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2021 Angelina Eberly Virtual Event

The 2021 Angelina Eberly Virtual Event

AHCA invites you to attend the 2021 Angelina Eberly Virtual Event and the presentation of “Our Austin Story – Act II.”

FRIDAY, FEBRUARY 5, 2021 at 11:30am

Event Ticket Sales will open soon.

SPONSORSHIPS CAN BE PURCHASED BY CHOOSING YOUR LEVEL FROM THE DROP-DOWN MENU AND CLICKING THE ADD TO CART BUTTON

Levels and Prices

EARLY-BIRD RATES GOOD THROUGH SEPTEMBER 15, 2020. SPONSORSHIP RATES INCREASE AFTER THAT!
FOR MORE INFORMATION ABOUT SPONSORSHIP LEVELS AND BENEFITS, VISIT the Sponsorship Detail Page at: http://austinhistory.net/eberlyluncheon/eberly-luncheon-sponsorships/
(Credit Card purchases add a 2.2% fee to offset merchant fees.) If you would like to pay by check and not pay the merchant fee, please mail a check to:

AHCA – Sponsorship
P.O. Box 2287
Austin TX 78768

The Angelina Eberly Virtual Event will be AHCA’s Special Presentation to the community as we are preparing for an event that can be enjoyed and viewed remotely. While we wish we could be together for a traditional Eberly Luncheon, we are preparing for a virtual fundraising event, viewable at Facebook and Youtube, as we are living with the COVID-19 pandemic.

Each winter, “the Eberly” is the signature event of the Austin History Center Association. Together, we all share our love of Austin history at an event the Austin Americanā€Statesman has called “An Austin Tradition.” Proceeds from each year’s luncheon help support the Austin History Center Association, who allocates a portion of the proceeds to the Austin History Center of the Austin Public Library.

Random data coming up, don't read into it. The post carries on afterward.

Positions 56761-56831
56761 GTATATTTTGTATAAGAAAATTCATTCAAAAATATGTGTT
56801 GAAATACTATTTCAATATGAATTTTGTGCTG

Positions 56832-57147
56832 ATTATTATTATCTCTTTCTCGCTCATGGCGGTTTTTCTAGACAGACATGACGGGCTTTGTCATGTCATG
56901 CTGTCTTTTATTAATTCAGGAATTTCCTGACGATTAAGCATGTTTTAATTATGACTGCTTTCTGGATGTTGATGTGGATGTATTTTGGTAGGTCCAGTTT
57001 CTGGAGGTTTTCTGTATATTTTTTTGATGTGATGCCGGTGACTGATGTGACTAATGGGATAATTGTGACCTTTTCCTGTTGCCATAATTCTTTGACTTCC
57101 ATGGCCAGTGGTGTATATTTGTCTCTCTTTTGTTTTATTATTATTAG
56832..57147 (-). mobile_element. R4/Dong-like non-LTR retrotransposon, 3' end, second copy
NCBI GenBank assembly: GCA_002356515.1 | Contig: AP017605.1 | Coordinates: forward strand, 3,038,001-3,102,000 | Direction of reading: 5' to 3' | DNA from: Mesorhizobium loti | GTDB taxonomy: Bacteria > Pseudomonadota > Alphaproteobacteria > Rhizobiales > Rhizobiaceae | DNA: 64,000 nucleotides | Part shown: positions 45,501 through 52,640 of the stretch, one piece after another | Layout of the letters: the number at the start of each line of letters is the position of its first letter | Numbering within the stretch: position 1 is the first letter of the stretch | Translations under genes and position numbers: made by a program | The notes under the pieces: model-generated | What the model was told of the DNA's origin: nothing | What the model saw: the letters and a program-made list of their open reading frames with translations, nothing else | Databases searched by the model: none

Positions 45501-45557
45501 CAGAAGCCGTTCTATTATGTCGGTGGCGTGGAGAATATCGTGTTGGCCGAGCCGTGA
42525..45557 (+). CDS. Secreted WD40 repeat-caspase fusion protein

Angelina Eberly

Why is the AHCA fundraiser named for Angelina Eberly and why is there a statue of her on Congress Avenue?

Angelina Belle Peyton Eberly, heroine of Texas’ “Archives War,” was an astute Austin innkeeper in the early days of the Republic of Texas. She became directly involved in a political skirmish that had lasting consequences. In December 1842, Sam Houston announced that Austin was no longer the Capital of Texas and that his namesake town, Houston, was. He dispatched the Texas Rangers to Austin with orders to Texas Land Commissioner Thomas William “Peg Leg” Ward to remove the Republic of Texas archives from Austin and move them east. The furtive effort was spotted by Eberly, who lit a town cannon, which alerted citizens of the theft. Local Austinites chased the wagons north into Williamson County, where the rangers were forced at gunpoint to surrender the archives. “The Archives War” reinforced Austin’s standing as the capital of Texas.

 
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